Since the 2016 election, I have done my best to uphold a commitment I had made to myself to share my truth, my light, with the world. I didn’t really have the words to express it at the time, but I basically felt like if more people like me who were different or a minority would share their stories people would want to make space for everybody. This later evolved into an additional commitment to try to only focus on positive policies or candidates that I was excited about and not focus on negatives of those I don’t agree with.
I was doing a good job upholding these commitments in my day to day and on the murky depths that we call social media for the most part, but I did finally realize that I could uphold those commitments and still point out falsehoods and inaccurate reporting here and there. That definitely opened the door for that suffocating feeling I mentioned earlier. While I did my best to stay away from personal insults, I did receive a good deal of fun “constructive” criticism from some Facebook folks. Most of my stuff is either from a comment that I have left on Senator Cornyn’s posts which tend to misrepresent truth, or from a friend who shares something so far out of left field that I feel like I gotta say something. We all know when these things come up for all of us. I just say something more times than I don’t these days. It is something usually along the lines of “hey did you think about how that would impact x type of person?” Or “that doesn’t work for me and my rights as gay person.” Etc etc.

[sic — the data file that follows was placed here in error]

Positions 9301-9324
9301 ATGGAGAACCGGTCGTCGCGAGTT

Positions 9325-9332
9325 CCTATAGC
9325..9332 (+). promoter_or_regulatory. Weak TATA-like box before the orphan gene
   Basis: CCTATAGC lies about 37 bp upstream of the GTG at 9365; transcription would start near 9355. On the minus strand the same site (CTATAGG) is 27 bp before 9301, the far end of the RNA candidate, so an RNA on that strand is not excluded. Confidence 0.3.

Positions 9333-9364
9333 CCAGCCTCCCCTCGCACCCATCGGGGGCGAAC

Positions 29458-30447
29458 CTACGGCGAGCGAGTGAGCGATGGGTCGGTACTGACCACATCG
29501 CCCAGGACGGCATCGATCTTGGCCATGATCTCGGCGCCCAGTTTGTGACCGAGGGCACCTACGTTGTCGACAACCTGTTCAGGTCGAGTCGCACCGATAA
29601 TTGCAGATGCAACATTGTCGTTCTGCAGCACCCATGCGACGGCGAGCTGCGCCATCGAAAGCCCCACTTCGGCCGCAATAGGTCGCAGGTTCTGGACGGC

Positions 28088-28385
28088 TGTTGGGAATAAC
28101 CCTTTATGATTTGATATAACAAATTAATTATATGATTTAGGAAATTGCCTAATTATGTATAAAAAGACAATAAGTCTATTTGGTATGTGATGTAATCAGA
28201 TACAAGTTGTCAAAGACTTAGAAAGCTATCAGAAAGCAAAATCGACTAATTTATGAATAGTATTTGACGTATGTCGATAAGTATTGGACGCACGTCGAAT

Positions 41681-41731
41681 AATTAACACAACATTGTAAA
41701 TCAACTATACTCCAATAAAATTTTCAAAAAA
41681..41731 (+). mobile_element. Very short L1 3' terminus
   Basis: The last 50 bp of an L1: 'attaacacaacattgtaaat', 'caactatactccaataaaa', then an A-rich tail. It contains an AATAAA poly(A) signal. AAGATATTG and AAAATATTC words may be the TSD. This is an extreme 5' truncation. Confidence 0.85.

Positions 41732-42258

Not surprisingly, things have gotten a little ugly on social media over the past couple of years and I have tried to keep my promise to speak up for myself and others who are marginalized like me. The ugliness definitely did not come as a surprise and for the most part was pretty manageable, but it seems to have been kicked up to high gear in the last couple weeks/months. I have been taken aback by how quickly things get to folks telling me that I need to leave Texas or otherwise be concerned for my safety if a civil war was to break out just because I have a perspective that they don’t agree with. I can state from personal experience that it is very tough to stay polite and respectful while holding ground on your worldview with folks who are getting extremely personal and degrading. I found myself wanting to get aggressive and throw personal insults back at these folks, but that would go against my value that honest authentic conversations can lead to better understanding and finding common ground between uncommon people.